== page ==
The chapter begins with a comparison of how mercy was discussed in the early
common law and in twelfth-century canon law, and suggests what one legal
tradition might reveal about the other. It examines in full the discussions
of mercy in common law texts (including the Leges Henrici Primi and
Glanvill), as well as the historical evidence for legal mercy found in
reported cases and pardon records. The chapter argues that there was more
space for the exercise of judicial mercy in the common law than is sometimes
assumed, and that exhortations to mercy were more than window dressing.
However, in order to understand what mercy meant to English judges,
medievalists need to go beyond the traditional documentary sources for the
history of the common law. The chapter concludes by emphasising that the
role of the judge and the complexity of the judge’s moral role should not be
overlooked in the history of the early common law.
This chapter argues that the key to understanding judgment in this period is
to examine the evidence of exempla. Exempla and the exemplary tradition
provided models which helped twelfth-century judges to think through the act
of judgment, realise what was at stake and identify common mistakes –
including historical and scriptural cases where bad judgment had led to the
destruction of the whole polity. The chapter examines scriptural examples of
great and failed judges (figures such as Moses, Samuel and Heli), as well as
exemplary judges from classical history (such as Caesar and Cato). The
exemplary figures introduced here were the building blocks of more detailed
and more developed arguments about judgment, and the figures introduced here
recur in later chapters. Finally, the chapter argues that there was no clear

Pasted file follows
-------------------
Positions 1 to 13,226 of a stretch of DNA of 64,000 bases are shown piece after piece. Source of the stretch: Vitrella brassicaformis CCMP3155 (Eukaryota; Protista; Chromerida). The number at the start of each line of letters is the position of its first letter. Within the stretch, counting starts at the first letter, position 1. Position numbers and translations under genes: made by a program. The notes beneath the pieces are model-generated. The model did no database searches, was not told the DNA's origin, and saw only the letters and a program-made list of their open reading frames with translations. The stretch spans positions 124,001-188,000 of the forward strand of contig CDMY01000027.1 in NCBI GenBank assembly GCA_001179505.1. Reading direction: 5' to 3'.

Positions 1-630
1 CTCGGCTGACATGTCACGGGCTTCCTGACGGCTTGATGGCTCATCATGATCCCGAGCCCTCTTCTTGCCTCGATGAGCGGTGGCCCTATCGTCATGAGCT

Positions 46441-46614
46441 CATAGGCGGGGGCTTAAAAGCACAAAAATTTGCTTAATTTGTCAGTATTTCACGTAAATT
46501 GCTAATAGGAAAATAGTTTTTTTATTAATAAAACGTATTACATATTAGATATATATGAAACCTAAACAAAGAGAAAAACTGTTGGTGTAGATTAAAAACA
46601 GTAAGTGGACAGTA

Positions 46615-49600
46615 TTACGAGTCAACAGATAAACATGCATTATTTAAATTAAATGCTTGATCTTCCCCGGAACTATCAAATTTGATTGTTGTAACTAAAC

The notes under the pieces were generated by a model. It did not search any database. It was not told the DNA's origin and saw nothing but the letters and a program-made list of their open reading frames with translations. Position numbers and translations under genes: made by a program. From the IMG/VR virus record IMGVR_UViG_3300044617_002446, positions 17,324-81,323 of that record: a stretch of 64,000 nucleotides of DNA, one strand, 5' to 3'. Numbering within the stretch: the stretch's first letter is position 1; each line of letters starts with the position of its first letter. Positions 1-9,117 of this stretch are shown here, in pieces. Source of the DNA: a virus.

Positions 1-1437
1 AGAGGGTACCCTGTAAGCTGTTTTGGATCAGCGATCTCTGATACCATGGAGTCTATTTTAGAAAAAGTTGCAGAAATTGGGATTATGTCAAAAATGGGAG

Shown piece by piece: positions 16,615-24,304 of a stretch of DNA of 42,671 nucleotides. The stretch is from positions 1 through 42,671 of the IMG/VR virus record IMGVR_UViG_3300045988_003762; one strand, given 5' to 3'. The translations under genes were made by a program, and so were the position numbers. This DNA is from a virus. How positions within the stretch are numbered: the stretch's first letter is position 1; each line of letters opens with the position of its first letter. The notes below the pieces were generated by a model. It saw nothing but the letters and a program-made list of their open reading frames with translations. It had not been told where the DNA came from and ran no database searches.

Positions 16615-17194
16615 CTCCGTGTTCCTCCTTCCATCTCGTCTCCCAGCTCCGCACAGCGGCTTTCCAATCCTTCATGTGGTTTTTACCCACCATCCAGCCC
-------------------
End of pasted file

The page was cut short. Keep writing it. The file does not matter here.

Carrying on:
distinction between the exempla taken from the Bible and those from
classical texts. In both traditions one could find arguments in favour of
strict justice and arguments in favour of judicial mercy. What mattered was
not the texts a judge read, but the principles of selection applied to that
This chapter examines how advice to be merciful was interpreted, and how
seriously injunctions to be merciful were treated. It argues, in particular,
that those demands were not seen as counsels limited or addressed merely to
the perfect, but were precepts binding on all Christians and a core part of
how Christian identity was constructed. Mercy was understood as a duty
essential to Christian life, according to interpretations of the meaning of
baptism and commentaries on the Sermon on the Mount. The chapter emphasises
this point through close analysis of the language of commentaries and the
language of sermons. The chapter similarly challenges historiographical
assumptions that there was a sharp distinction between a punitive secular
authority and a merciful spiritual authority. Both kings and bishops were
expected to wrestle with the question of how to set punishment and the
chapter argues that we can recognise striking parallels between royal and
The Epilogue argues that parable was a form of religious storytelling actively explored by late medieval writers, both in their translations of well-known scriptural narratives and in their creation of original tales. It presents a case study focused on the tearing-of-the-pardon scene from Piers Plowman. While showing the parabolic qualities of that narrative, the formalist reading illuminates the epistemological aims of some Middle English storytelling. Writing a parable for his own time, Langland constructs a spiritually and socially formative tale centred on a paradox – the notion that a works-based soteriology is itself a form of pardon. Instead of making definitive statements about salvation, Langland’s parable teases readers into open-ended intellectual and ethical enquiry.